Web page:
Cheap stocks can get cheaper. They often do.

Unfortunately, "cheap" is a relative term. Precious few stocks that trade for low price-to-earnings ratios or below book value are real bargains. They look enticing but are instead value traps -- stocks that deserve the multiples for which they trade and punish the Dumpster-divers who buy them.

But don't take my word for it. Here are five "cheap" stocks that trapped bargain-hunting prey:


CAPS Stars

(out of 5)

2004 Book Value

Subsequent Return

Centex (NYSE:CTX)




Pulte Homes (NYSE:PHM)








Stone Energy (NYSE:SGY)








Sources: Motley Fool CAPS, Capital IQ. Trailing 12-month P/B on 2/10/04. Return from 2/10/04 to 2/10/09.

Watch out!
How can you avoid value traps like these? My favorite method is borrowed from professor Aswath Damordaran, author of Investment Fables. In that book, he counsels investors to measure low price-to-book stocks by their returns on equity (ROE).

Makes sense to me. Book value is shorthand for equity. A low price-to-book stock is priced as if management won't produce high returns from the equity capital afforded it. Find a stock that defies this maxim -- a stock with an above-average and rising ROE -- and you may have found a bargain.

A machete for when you're in the weeds
Our 125,000-member-strong Motley Fool CAPS database is a great place to start your search. I ran a screen for well-respected stocks trading for less than twice book value, which also had returns on equity of 10% or more. Qualifiers were also trading no more than 25% above their 52-week low, leaving plenty of room for further gains. You can run this screen, though you should note that the results might be slightly different from what I got.

Of the 232 stocks that CAPS found hiding in the weeds, it's Motley Fool Hidden Gems pick Middleby (NASDAQ:MIDD) that intrigues me this week. The details:



Recent price


CAPS stars (out of 5)


Total ratings


Percent bulls


Percent bears


Bullish pitches

352 of 364





% Above 52-week low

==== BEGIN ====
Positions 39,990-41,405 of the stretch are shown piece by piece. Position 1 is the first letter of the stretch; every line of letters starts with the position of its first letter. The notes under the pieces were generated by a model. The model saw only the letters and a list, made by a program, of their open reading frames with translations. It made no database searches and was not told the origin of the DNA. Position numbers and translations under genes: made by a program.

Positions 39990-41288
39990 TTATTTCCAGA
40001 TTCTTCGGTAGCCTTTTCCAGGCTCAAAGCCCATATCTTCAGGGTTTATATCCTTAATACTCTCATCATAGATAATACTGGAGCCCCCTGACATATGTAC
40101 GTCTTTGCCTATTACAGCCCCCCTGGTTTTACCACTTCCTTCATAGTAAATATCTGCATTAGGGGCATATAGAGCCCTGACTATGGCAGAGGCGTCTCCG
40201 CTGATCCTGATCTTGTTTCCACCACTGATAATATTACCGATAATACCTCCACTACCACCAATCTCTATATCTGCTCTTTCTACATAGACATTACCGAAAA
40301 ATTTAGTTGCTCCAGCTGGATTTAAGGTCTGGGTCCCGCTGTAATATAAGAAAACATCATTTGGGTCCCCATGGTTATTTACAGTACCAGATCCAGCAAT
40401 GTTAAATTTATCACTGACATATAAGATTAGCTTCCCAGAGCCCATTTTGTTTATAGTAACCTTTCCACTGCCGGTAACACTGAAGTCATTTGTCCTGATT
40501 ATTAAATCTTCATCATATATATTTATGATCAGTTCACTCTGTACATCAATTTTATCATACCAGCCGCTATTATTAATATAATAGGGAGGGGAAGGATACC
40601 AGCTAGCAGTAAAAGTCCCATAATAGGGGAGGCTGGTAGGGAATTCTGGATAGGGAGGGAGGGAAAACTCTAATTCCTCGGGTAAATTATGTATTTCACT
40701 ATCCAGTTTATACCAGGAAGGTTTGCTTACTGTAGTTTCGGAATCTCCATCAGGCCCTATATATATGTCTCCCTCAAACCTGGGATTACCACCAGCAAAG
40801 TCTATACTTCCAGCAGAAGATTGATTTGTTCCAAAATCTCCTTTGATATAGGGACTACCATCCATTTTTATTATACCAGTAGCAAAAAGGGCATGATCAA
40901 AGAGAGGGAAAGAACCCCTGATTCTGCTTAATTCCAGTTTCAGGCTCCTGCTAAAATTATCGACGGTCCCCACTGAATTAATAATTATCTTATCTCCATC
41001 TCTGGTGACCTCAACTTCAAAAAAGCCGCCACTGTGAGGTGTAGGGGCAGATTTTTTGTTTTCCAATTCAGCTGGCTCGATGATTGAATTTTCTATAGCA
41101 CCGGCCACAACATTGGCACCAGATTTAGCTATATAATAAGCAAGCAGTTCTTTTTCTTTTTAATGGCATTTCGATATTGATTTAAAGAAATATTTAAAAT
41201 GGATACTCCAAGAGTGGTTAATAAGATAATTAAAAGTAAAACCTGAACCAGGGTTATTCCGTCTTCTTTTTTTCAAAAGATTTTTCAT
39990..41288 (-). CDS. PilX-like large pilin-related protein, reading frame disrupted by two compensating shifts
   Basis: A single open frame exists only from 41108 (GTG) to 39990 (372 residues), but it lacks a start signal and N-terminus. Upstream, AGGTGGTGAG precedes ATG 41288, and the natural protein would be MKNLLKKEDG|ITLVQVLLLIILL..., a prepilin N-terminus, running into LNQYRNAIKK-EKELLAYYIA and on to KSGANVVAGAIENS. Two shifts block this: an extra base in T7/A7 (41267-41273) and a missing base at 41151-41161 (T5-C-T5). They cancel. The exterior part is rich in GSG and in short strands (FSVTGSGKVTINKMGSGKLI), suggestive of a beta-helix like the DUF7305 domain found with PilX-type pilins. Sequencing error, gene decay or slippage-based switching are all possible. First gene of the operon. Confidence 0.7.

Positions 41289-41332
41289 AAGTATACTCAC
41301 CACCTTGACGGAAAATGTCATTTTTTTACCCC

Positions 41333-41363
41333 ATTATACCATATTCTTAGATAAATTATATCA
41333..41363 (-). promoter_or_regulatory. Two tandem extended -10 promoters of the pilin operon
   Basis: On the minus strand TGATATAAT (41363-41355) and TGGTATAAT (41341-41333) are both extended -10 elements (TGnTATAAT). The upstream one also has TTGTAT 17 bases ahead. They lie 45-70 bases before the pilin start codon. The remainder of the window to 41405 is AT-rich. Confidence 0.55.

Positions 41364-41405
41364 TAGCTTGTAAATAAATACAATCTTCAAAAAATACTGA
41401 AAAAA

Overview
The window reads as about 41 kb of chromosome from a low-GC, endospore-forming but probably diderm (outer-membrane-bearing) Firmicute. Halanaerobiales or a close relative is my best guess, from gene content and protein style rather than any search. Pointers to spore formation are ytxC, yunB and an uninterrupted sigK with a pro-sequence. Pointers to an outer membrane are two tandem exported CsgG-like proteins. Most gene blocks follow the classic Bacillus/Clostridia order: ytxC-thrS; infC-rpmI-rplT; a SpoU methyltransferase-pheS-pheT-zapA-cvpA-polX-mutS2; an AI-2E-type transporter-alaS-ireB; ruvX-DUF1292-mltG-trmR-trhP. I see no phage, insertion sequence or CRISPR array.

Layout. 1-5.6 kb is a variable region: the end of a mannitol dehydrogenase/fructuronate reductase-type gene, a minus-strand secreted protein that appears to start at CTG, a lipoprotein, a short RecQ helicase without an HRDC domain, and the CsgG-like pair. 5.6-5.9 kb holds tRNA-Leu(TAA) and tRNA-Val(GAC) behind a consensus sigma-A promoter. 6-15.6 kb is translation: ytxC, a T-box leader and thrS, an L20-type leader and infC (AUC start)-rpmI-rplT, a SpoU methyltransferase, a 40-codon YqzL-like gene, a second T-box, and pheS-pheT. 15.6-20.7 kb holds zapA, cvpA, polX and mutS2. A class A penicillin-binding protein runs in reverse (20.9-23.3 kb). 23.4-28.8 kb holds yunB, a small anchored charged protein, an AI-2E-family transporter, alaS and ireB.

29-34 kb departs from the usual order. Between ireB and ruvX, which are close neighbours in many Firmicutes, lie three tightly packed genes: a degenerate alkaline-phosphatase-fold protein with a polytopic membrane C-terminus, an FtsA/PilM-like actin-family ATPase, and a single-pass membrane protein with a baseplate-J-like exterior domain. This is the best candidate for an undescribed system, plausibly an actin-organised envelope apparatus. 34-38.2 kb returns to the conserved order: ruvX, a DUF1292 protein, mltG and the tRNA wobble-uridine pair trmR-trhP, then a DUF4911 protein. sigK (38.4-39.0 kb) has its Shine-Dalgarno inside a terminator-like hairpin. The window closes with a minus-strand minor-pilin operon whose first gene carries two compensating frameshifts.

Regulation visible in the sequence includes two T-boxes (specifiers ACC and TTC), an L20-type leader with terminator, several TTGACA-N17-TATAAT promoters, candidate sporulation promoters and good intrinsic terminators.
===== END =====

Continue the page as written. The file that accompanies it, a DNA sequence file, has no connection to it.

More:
Sources: CAPS and Capital IQ, a division of Standard & Poor's.
Data current as of Feb. 11, 2009.

Shares of the oven maker have fallen more than 58% over the past year. For CAPS investor bkwfool, that's an opportunity. Quoting from his late January pitch:

[Middleby] spent quite a while above my approximation of its intrinsic value. But now that it has cratered to $22/share, there is some margin of safety. Its biggest issues are that it took on debt for acquisitions and that the slow economy may make its customers pull back from purchasing new ovens. But its debt is at a low interest rate, and the cheaper restaurants to which it sells ovens are likely to be hurt less than the pricey ones. And its management has proven to be good for several years.

Debt is a legitimate concern -- looks what it's done to Sirius XM (NASDAQ:SIRI). The differences here are (a) Middleby's debt doesn't threaten the company's existence as an independent entity and (b) management has an excellent record when it comes to capital allocation.

Indeed, Middleby's returns on invested capital have fallen below 20% exactly once on a trailing-12-month basis clear back to -- wait for it -- early 2004. There's no reason to believe management will develop a sudden case of stupid. Unless they do, today's earnings multiple -- just below seven -- seems unreasonably cheap.

Do you agree? Disagree? Let us know by signing up for CAPS today. It's 100% free to participate. See you back here next week with more bargain-basement Foolishness.

Want further guidance? Get 30 days of free access to the Fool's Inside Value service, which spotlights stocks that Mr. Market has put on sale. There's no obligation to subscribe.

Fool contributor Tim Beyers is also a member of the Rule Breakers team. Tim didn't own shares in any of the stocks mentioned in this article at the time of publication. Check out his portfolio holdings and Foolish writings, or connect with him on Twitter as @milehighfool. The Motley Fool is also on Twitter as @TheMotleyFool. Its disclosure policy is a bargain at any price.